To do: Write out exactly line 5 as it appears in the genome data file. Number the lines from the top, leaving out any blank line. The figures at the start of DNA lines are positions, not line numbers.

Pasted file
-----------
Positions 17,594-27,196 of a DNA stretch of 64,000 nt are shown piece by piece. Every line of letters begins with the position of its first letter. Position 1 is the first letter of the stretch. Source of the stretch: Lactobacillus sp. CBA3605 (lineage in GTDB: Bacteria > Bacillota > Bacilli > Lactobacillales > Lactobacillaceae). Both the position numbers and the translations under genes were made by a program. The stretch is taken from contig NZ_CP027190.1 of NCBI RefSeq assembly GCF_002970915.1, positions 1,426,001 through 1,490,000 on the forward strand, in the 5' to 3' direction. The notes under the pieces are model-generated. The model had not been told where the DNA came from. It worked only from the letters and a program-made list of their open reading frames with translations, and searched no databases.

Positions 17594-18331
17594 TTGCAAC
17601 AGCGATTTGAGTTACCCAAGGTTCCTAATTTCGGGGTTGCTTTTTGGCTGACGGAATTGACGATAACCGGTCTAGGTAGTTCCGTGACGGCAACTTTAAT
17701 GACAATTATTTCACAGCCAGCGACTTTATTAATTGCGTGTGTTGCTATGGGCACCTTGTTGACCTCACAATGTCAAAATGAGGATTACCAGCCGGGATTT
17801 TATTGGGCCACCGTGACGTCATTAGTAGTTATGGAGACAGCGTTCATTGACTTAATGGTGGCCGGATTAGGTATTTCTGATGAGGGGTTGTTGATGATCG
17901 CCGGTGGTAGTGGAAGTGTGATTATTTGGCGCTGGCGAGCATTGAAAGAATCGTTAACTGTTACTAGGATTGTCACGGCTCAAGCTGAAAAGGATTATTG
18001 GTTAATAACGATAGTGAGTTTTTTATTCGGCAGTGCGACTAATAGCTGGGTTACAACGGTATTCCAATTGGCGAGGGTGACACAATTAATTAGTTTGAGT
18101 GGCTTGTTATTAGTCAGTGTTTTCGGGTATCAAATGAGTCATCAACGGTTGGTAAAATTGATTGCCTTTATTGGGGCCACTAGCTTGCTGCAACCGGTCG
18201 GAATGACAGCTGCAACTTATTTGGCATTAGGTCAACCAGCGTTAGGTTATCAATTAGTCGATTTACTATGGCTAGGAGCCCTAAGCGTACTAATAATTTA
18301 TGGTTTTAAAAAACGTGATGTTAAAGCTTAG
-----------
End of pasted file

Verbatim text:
17701 GACAATTATTTCACAGCCAGCGACTTTATTAATTGCGTGTGTTGCTATGGGCACCTTGTTGACCTCACAATGTCAAAATGAGGATTACCAGCCGGGATTT